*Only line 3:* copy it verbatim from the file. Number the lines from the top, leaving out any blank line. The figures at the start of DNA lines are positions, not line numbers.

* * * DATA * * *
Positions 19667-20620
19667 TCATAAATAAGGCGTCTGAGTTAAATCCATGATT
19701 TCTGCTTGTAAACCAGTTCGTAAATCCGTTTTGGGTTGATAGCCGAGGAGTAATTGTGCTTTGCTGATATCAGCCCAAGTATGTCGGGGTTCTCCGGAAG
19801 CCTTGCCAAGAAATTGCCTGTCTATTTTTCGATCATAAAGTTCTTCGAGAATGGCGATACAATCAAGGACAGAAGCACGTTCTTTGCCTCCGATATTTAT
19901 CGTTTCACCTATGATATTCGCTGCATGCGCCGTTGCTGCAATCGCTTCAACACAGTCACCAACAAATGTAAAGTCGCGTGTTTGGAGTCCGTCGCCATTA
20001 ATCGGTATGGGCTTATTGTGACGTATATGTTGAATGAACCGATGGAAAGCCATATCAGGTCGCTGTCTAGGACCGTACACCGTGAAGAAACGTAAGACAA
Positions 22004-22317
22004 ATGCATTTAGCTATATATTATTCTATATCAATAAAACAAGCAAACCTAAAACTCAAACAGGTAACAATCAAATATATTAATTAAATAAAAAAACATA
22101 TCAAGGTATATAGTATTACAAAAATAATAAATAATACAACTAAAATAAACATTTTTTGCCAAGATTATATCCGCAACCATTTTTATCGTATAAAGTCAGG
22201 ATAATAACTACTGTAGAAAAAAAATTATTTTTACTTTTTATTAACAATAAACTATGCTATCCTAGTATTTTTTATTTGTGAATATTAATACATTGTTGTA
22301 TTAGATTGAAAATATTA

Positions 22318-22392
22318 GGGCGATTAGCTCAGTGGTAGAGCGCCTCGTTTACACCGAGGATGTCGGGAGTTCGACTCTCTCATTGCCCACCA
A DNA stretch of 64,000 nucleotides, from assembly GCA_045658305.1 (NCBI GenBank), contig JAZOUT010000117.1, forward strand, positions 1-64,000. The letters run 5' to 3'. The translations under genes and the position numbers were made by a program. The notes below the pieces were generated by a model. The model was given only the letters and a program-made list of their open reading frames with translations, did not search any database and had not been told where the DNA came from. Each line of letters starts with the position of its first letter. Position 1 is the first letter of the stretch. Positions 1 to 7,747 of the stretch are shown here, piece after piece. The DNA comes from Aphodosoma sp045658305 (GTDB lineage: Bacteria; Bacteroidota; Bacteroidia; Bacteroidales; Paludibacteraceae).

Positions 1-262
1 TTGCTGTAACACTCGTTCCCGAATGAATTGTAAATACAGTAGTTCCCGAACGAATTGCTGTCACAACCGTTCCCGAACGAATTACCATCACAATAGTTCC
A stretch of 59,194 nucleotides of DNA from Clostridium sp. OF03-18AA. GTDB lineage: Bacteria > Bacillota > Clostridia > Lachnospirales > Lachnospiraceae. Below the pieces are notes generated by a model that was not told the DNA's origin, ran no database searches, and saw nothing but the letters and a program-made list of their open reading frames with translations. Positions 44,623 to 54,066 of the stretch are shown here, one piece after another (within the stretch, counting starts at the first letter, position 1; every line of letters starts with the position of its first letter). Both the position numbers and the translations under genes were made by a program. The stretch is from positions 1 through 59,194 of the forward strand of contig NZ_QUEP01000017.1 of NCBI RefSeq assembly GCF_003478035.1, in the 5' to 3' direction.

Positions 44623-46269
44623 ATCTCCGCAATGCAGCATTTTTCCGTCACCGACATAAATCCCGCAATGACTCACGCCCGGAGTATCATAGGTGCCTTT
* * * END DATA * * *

19701 TCTGCTTGTAAACCAGTTCGTAAATCCGTTTTGGGTTGATAGCCGAGGAGTAATTGTGCTTTGCTGATATCAGCCCAAGTATGTCGGGGTTCTCCGGAAG